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ASU Electronic Theses and Dissertations


This collection includes most of the ASU Theses and Dissertations from 2011 to present. ASU Theses and Dissertations are available in downloadable PDF format; however, a small percentage of items are under embargo. Information about the dissertations/theses includes degree information, committee members, an abstract, supporting data or media.

In addition to the electronic theses found in the ASU Digital Repository, ASU Theses and Dissertations can be found in the ASU Library Catalog.

Dissertations and Theses granted by Arizona State University are archived and made available through a joint effort of the ASU Graduate College and the ASU Libraries. For more information or questions about this collection contact or visit the Digital Repository ETD Library Guide or contact the ASU Graduate College at gradformat@asu.edu.


More underrepresented minority (URM) healthcare professionals are needed to improve health equity. Although holistic review in admissions has the potential to increase URM participation in health professions, recent data suggest that its impact varies substantially. The purpose of the dissertation research described here was to identify interventions to increase diversity among healthcare professionals and explore holistic review use in physician assistant (PA) program admissions to advance understanding of effective practices. PA programs were selected as an important prototype for exploratory studies since the extent of holistic review use in PA programs was unknown; at the same time, URM representation among …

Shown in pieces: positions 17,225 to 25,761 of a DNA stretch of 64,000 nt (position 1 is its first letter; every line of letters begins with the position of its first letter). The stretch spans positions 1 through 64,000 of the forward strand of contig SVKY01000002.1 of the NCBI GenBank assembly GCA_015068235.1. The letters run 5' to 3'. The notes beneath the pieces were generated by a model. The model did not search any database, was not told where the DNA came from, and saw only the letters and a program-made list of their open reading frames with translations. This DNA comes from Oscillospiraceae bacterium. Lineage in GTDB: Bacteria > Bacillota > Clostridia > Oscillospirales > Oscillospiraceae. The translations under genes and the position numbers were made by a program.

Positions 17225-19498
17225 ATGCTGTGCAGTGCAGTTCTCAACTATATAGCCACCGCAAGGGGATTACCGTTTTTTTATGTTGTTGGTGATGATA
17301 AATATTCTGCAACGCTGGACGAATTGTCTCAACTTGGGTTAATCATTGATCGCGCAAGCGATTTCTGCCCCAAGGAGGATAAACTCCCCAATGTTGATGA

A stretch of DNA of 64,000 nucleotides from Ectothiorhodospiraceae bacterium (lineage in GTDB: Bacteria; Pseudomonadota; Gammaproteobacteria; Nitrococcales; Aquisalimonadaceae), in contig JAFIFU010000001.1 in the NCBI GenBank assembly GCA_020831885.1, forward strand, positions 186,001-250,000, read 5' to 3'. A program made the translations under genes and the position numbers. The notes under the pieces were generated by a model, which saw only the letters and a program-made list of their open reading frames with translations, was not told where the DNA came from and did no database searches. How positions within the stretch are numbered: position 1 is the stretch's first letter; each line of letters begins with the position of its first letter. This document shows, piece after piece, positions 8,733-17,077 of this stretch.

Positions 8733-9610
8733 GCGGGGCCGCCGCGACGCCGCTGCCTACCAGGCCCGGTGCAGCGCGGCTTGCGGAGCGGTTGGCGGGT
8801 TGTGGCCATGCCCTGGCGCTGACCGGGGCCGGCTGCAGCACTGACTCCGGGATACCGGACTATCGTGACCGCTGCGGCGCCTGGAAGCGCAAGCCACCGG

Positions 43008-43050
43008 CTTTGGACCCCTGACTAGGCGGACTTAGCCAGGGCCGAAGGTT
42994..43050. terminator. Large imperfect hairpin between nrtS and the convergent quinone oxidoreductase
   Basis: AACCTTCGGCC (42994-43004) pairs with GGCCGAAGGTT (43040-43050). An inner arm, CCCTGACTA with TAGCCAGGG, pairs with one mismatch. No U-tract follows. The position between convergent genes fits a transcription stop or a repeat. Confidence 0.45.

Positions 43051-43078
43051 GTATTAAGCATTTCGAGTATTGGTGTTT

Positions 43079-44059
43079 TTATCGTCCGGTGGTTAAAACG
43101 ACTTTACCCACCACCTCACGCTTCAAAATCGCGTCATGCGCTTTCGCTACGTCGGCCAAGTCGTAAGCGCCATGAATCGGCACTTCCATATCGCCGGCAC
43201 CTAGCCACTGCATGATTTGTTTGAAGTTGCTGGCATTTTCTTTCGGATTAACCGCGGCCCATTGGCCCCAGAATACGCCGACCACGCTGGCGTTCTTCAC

Contributors
Coplan, Bettie, Lamb, Gerri, Evans, Bronwynne, et al.
Created Date
2019

A core principle in multiple national quality improvement strategies is the engagement of chronically ill patients in the creation and execution of their treatment plans. Numerous initiatives are underway to use health information technology (HIT) to support patient engagement however the use of HIT and other factors such as health literacy may be significant barriers to engagement for older adults. This qualitative descriptive study sought to explore the ways that older adults with multi-morbidities engaged with their plan of care. Forty participants were recruited through multiple case sampling from two ambulatory cardiology practices. Participants were English-speaking, without a dementia-related diagnosis, …

Contributors
Jiggins Colorafi, Karen Lynn, Lamb, Gerri, Marek, Karen, et al.
Created Date
2015